A LITTLE fighter who was rushed to hospital with a suspected broken leg was diagnosed with leukaemia.

Carter Nightingale’s cancer diagnoses plunged his family into shock.

His mum Hannah Carter, 25, and dad, Daniel Nightingale, 30, were devastated but grateful he received medical treatment in time.

The couple took Carter, aged two, to hospital last year after he fell out of bed during the night and the following day he struggled to walk.

The anxious couple suspected the tot had suffered a broken leg but the truth proved to be far worse.

Hannah said: “When we got to hospital they said if we hadn’t noticed and brought him in, they didn’t think he would be here.

“We would have had a dead child or a very ill child, so I feel like someone was watching over us.

“I just thought: ‘Thank God he fell out of bed’.”


Blood tests were carried out and doctors informed the pair Carter had acute lymphoblastic leukaemia.

Hannah says although this type of leukaemia starts off slowly, it can become aggressive. Carter was immediately transferred to Addenbrooke’s Hospital in Cambridgeshire for surgery, where he was rushed into theatre.


The operation to put in a central venous line and for a blood and platelet transfusion was only due to last two hours but took six and a half hours.

After surgery, the parents were horrified when they saw intensive care nurses surrounding the bed.

Because Carter had some fluid on his lungs hospital staff decided to make a central line incision in his neck but it started haemorrhaging.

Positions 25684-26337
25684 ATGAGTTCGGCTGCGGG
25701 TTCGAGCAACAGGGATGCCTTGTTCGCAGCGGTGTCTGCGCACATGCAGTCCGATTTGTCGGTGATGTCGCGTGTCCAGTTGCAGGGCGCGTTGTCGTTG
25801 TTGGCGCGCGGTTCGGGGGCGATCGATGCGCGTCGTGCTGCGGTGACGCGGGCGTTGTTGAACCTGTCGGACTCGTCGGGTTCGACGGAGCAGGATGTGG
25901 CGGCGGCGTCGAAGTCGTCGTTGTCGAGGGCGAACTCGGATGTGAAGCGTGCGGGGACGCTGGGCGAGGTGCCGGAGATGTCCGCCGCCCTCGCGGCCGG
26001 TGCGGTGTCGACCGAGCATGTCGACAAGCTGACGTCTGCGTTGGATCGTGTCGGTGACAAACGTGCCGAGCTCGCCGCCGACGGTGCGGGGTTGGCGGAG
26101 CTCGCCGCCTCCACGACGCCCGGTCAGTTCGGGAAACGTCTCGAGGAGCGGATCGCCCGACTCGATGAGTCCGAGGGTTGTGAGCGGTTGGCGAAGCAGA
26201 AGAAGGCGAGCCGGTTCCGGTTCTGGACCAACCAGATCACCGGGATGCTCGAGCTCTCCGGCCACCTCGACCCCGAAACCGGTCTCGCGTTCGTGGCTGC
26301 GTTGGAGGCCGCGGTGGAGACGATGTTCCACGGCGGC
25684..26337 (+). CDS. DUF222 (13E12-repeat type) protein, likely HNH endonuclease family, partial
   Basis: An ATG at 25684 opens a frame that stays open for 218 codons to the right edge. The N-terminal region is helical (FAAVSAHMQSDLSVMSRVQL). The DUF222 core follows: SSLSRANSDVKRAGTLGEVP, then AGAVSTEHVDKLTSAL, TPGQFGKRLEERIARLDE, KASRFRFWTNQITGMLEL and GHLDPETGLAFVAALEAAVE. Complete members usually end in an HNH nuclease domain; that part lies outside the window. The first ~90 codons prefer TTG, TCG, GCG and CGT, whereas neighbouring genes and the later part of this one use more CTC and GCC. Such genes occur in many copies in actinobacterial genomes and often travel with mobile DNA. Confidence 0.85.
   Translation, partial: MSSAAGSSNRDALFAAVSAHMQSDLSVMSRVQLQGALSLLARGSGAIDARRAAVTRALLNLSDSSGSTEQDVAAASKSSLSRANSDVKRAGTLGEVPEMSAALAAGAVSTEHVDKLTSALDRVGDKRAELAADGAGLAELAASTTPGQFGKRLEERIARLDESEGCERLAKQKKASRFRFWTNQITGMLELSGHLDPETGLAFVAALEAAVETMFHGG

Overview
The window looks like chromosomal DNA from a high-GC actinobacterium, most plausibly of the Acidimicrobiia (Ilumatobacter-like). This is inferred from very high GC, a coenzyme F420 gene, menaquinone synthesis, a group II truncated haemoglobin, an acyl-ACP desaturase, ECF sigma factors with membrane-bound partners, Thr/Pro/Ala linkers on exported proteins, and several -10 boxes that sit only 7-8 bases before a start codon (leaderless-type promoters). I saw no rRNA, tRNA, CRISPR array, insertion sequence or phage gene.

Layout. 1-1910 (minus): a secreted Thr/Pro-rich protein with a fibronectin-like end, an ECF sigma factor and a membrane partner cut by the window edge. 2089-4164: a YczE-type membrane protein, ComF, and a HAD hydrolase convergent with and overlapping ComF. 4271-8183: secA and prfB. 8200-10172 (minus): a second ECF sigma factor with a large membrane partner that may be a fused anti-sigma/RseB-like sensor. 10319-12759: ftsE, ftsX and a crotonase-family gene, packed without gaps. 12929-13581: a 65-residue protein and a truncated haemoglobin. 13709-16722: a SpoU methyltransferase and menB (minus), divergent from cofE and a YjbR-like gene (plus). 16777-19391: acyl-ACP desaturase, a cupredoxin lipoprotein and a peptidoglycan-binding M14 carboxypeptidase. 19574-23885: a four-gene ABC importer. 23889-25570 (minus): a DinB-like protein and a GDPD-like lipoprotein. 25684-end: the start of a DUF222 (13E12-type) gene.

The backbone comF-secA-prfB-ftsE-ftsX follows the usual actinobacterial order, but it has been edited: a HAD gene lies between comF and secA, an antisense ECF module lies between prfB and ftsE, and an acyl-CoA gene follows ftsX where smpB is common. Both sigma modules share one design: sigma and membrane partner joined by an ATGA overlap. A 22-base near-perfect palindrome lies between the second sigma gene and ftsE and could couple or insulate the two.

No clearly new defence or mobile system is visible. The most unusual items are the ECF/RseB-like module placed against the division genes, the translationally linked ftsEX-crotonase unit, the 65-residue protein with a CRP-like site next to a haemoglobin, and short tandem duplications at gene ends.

Hannah, of St Osyth, said: “I had to hold him while he was haemorrhaging on my lap because he didn’t want anyone to touch him.

“There was so much blood and I could see the panic on Carter’s face.”

Carter began his chemotherapy but his treatment was anything but smooth after developing sepsis seven times and was suffering from chronic diarrhoea.

Although Carter no longer has leukaemia cells in his body, he will still need treatment until 2021 to prevent them from growing back.

The diagnosis has hit the family hard and in particular the couple’s two other children Trinity and Scarlett.


Hannah said: “Our eldest must have heard stuff at school because she asked me: ‘Mummy is Carter going to die?’

“We didn’t want to lie to her because we don’t know what will happen in the future, so we just said Carter is really poorly and we don’t know what will happen.”

The family now face a years-long battle and regular hospital treatment.

They hope to raise enough money to help with living costs at the hospital and to make some memories for the family.

To donate, visit gofundme.com/f/helpforcarter.